How to Do Market Analysis for a Business Plan
A business plan highlights the future objectives of a company, often relating to how the company will sell their product. It also explains proposed strategies to meet sales goals. And market analysis communicates information regarding business.
But market analysis is a broad term. In a business plan, it means you must understand your market/industry and prove to potential investors it’s worth providing funds to your company.
Specifically, you can include:
- Your industry
- Your target market
- The product you intend to sell
- Information about competitors and
- Your marketing plan
This section can appear after introducing your products and/or services. The market analysis section should be fully fleshed out, backed with statistics and reliable data.
A breakdown of market analysis in business plans
You’ll be including the following information:
Your industry: Through data and analytics, this section highlights the trends and buying behavior within your industry. The point is to prove to investors this is a viable market by providing statistics on growth rate and industry size.
Your target market: These are your prospective customers. You tell who they are, their salary, biggest ailments, where to find them, location, and social factors that affect their purchasing decisions.
The product you intend to sell: You’ve mostly explained this in a previous section, but it can be smart to introduce it again, backed with any data collected that proves your product’s worth in the market.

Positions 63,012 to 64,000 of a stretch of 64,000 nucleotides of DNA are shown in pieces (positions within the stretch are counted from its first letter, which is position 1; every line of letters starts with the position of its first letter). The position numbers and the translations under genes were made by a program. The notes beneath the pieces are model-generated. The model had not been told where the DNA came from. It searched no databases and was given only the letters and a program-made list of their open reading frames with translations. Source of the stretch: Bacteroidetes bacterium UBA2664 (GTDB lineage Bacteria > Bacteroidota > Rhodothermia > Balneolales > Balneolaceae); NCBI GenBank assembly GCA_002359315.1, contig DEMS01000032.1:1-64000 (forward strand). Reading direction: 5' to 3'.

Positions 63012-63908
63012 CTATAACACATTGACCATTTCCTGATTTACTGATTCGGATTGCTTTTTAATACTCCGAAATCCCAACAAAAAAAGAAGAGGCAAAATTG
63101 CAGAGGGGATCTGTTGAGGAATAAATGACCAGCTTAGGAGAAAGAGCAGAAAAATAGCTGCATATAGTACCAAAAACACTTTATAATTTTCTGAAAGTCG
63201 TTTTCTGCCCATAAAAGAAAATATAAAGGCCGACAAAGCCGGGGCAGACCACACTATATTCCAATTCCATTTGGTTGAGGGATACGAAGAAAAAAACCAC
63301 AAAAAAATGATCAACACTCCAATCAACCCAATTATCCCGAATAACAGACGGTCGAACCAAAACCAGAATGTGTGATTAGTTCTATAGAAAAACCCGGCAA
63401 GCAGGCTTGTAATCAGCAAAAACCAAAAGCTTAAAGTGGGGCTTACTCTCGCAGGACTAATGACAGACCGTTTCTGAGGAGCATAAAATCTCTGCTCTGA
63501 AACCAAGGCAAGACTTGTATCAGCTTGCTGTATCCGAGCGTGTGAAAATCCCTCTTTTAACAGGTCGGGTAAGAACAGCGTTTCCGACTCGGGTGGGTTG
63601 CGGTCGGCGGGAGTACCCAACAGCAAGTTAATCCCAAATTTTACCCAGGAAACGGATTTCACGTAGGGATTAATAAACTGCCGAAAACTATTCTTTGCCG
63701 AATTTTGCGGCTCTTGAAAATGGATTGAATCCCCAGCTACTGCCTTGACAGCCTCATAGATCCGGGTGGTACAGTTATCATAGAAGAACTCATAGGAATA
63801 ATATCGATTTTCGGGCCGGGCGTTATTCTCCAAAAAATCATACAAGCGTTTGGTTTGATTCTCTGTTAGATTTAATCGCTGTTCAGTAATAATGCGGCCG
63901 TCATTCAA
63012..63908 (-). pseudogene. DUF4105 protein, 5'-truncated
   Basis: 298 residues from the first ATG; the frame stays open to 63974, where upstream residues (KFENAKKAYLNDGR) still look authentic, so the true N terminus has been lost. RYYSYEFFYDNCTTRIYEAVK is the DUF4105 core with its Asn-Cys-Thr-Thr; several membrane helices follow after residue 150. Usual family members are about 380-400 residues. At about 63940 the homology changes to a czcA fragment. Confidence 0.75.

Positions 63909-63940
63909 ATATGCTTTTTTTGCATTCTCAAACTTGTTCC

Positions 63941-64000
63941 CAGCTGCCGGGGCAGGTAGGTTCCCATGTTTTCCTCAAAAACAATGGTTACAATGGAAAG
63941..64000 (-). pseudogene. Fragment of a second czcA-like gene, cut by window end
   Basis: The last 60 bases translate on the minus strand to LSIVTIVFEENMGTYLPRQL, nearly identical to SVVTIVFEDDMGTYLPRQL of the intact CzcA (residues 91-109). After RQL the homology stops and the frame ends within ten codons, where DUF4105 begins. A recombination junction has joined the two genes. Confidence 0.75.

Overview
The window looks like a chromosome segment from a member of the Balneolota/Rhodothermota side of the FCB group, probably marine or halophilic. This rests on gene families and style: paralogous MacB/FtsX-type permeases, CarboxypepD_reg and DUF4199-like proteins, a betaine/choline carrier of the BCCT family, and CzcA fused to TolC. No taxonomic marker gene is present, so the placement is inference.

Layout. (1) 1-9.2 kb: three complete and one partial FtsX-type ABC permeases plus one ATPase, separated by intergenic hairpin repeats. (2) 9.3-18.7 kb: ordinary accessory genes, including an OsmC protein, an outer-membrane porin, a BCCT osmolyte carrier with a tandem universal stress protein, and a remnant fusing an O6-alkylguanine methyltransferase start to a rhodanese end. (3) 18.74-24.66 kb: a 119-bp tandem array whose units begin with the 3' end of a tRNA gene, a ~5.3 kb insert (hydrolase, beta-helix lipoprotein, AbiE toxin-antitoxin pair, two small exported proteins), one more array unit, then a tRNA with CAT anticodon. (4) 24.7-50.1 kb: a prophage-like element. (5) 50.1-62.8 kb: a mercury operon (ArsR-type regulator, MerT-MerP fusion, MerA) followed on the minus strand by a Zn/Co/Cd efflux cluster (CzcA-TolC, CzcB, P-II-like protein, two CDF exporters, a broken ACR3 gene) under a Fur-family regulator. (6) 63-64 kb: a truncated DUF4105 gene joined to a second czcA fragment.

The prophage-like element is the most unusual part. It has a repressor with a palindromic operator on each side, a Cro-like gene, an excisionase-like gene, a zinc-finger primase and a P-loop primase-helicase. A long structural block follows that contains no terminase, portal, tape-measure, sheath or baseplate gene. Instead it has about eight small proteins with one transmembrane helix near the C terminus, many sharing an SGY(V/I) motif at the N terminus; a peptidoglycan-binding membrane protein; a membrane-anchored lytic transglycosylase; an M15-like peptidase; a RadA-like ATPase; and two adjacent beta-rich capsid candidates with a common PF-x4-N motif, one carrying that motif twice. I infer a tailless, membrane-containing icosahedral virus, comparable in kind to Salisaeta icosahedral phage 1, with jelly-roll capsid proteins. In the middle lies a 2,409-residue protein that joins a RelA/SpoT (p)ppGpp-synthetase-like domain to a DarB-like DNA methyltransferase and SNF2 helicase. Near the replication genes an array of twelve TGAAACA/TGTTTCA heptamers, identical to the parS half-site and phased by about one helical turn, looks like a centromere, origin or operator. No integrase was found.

Information about competitors: You’ll explain the strengths and weaknesses of major competitors in your industry. You’ll want to explain how you’ll utilize the weaknesses to market your product. SWOT analysis is perfect for this.
Your marketing plan: The strategies used to market your product should be based on data, research, and competitors. This section will highlight offline, online, digital, and various technologies required to market your product.
The research necessary to complete these sections may be extensive. But there are several avenues you can use to collect it.
Custom surveys: If you’ve ever provided a survey to existing clients from a road test or testimonial phase, you can include their feedback to prove your product is desirable.
Become your customer: Many businesses create a product because it didn’t exist for their problem. If you’re one of them, you’ve already assessed your product through the eyes of a buyer. But if you didn’t, it’s time you sit down and look at it from their point of view. Why would you want your product? How would you buy it? Does the competitor do it better and if so, how?
Google. Statistics and facts from official publications, such as the government, are often readily available online. These statistics can be inputted to strengthen your points related to demographics, industry research, and the competition. But the stats you choose must be linked to your business and/or product positively. Otherwise, they’re useless.
Chop it down. Your business plan should be concise. Include the most relevant facts, information, and statistics then cut the fat from the rest. Investors don’t want to sift through endless information to get to the conclusion.
The section about market analysis in your business plan is crucial. It must explain the strengths of your industry, product, and marketing strategies. It requires statistics and data to prove to your investors they will make their money back — meaning your company is a profitable investment.
You can use tools such as SWOT analysis to identify strengths, weaknesses, opportunities, and threats regarding your products, industry, or the competition. And every piece of information, from the analysis to the data, must point back positively to your company.